All the gals love Buddy, but Buddy saves his best work for his wife Julie. This beautiful, rocking, potent CD is everything that is the country/folk/rock sound. Lots of guests from Patty Griffin to Robert Plant show up to help out. "Gasoline and Matches" is near the top of my list for favorite songs of the year and this CD is there too.
Cracker - Sunrise In The Land Of Milk And Honey (2009)
And speaking of songs of the year, the early leader is Cracker's "Turn On, Tune In, Drop out with me". If you are a fan of Cracker's earlier works, you will love this CD. Lots of good tracks to choose from.
Rachael Yamagata - Elephants... Teeth Sinking Into Heart (2008)
Not sure why I didn't pick this up when it first came out. Another 2 disc set, the first disc feels so personal, it sounds like Rachael has trouble even getting the words out of her mouth; very passionate, sad and beautiful. Disc 2, is short but it is a rockin', with 5 loud, hard edged songs that seem to proclaim that she is not the sweet innocent she was just a few years ago. This would have made it onto my best of list last year.
Willie Nile - House of A Thousand Guitars (2009)
It's been a few years since Willie's last studio release. This is a strong follow up to "Streets of New York". Lots of great songs, plenty of cool riffs and classic melodies. Willie is a working class hero that deserves your attention.
The Emitt Rhodes Recordings [1969-1973] (2009)
He was a rising start while with the Merry-Go-Round, penning great songs like "Live" (covered by the Bangles years later) and "You're a Very Lovely Woman" (included in this collection). He was probably the first artist to be called the next Paul McCartney. But pressure from the record company and sickness, caused him to drop out of site after only 4 albums. All of that music has been brought back together in this wonderful collection. All four discs and an extra single are on this 2 disc collection. If you love 70's pop, you should
grab this before it goes out of print (this is a limited addition).

And I'm not done. But that's all I have time for right now.

Tuesday, July 21, 2009

Still Updating

Well, the new software is up and running, but I'm still working to get all of the music that was on the old system up and running on the new one. And there are plenty of little things to fix. I'm still trying to fine tune the segues (especially the IDs) and getting the rotation of new music to work right is going to take a little time. And of course, the new music is piling up big time. I've got a huge stack of CDs that I've already listened to that need to be imported into the system. We'll get there. The good news so far is that I'm starting to hear indie artists that I haven't really heard in awhile, as the Indie rotation now has more priority. Speaking of which, if you are an indie artist that I play on The Promise and you'd like to have an ID thrown into my rotation, contact me and I'll give you the parameters to record it.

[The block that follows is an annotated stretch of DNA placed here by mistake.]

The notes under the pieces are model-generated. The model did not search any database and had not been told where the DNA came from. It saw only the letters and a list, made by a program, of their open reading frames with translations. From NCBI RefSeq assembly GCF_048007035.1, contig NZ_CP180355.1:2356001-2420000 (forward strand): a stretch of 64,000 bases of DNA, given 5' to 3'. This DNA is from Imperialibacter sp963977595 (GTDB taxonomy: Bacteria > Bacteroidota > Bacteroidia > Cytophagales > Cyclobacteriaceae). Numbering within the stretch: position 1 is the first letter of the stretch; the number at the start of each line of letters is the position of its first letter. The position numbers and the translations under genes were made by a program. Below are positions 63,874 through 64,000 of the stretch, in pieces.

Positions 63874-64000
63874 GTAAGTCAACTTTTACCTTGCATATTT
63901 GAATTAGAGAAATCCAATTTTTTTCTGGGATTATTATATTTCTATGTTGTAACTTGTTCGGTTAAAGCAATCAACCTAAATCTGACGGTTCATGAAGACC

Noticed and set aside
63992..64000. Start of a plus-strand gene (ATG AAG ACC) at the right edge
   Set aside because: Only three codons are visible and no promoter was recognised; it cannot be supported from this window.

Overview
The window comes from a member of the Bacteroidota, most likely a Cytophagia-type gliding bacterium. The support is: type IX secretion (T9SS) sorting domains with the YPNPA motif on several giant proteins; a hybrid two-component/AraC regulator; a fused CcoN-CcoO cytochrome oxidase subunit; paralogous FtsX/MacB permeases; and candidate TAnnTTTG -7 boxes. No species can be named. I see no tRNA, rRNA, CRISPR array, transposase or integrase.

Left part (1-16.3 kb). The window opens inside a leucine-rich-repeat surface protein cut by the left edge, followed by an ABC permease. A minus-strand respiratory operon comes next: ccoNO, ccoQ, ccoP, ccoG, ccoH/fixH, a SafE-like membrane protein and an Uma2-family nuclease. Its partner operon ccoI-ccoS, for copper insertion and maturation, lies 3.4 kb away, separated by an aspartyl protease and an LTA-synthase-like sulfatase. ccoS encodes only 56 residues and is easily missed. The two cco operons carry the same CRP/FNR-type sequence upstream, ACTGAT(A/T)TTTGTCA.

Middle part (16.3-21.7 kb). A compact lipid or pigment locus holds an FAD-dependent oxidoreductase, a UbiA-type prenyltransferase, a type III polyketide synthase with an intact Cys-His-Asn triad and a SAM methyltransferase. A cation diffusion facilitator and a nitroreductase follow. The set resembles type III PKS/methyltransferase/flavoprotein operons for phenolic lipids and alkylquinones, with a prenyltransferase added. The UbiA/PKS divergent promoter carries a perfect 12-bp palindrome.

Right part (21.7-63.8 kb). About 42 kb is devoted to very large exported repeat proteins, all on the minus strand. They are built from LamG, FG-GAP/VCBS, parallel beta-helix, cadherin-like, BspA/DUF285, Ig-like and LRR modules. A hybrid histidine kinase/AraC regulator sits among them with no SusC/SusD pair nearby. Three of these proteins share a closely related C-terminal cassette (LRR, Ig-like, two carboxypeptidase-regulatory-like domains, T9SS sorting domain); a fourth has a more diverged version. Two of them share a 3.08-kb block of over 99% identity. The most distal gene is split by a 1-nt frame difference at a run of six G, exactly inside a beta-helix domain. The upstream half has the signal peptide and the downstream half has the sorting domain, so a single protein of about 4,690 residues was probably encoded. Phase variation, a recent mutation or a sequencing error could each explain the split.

Thank you all for your patience. This work in progress, will hopefully continue to get better and better.

Tuesday, July 14, 2009

New Software

What the hell am I doing? The Promise is celebrating 8 years on the air (or through the tubes we call the Internet) this year and it has always been delivered to you via a wonderful software package called OTS. Although OTS has great sound and the BEST segue engine in the business, it was never really designed for Internet radio stations. You may have noticed that there was never album info or that all the songs ran 5 minutes in length. Well, that is all changing now.

Starting today I am slowly bringing up the new software, a program called SAM 4 from Spacial Audio (and no, for those of you who know me, it has nothing to do with Sam Phillips). There are over 5000 songs that need to be brought into the system and I am nowhere near that yet. But I'm hoping to get most of the play list up by the end of the weekend. All of the current music is up though. All of the old intros to sets are gone. I have replaced them for now with short IDs. Hopefully, when I have time, I will slip in a few words live, just to keep you all on your toes.

The changes... you want to know the changes? Well, I am abandoning the creation of sets for now. In its place I am attempting to make sure the current music gets more airplay and that the core songs from the play lists, which hopefully you want to hear more than once or twice a year, will get more airplay. The website will be changing soon also. You will soon have more access to all of the songs played on The Promise and if all goes well, the chance to request songs from that database. I am also hoping to make it easier for indie artists to get their songs to me. I know when this is all set up, I will be able to push the new music out to you much faster than I am today.

So, sit tight, cross your fingers, light a candle and pray that this all works out well. And please, by all means, after listening for awhile, let me know what you think.

Monday, July 13, 2009

Three Guitars and their Cello

McCabe's Guitar Shop in Santa Monica continues to add to my "great shows" list and last night was right up there with the best. It was Alejandro Escovedo's return to that stage after many years and he completely owned it.

Amy Cook started us out with a short but shining set of classic Austin Singer/Songwriter music. Her style actually reminds me a lot of David Garza. I really enjoyed it and will be looking to buy her new CD when it comes out. David Pulkingham, Alejandro's guitarist, came out and played a couple of songs with her. It was a wonderful pairing.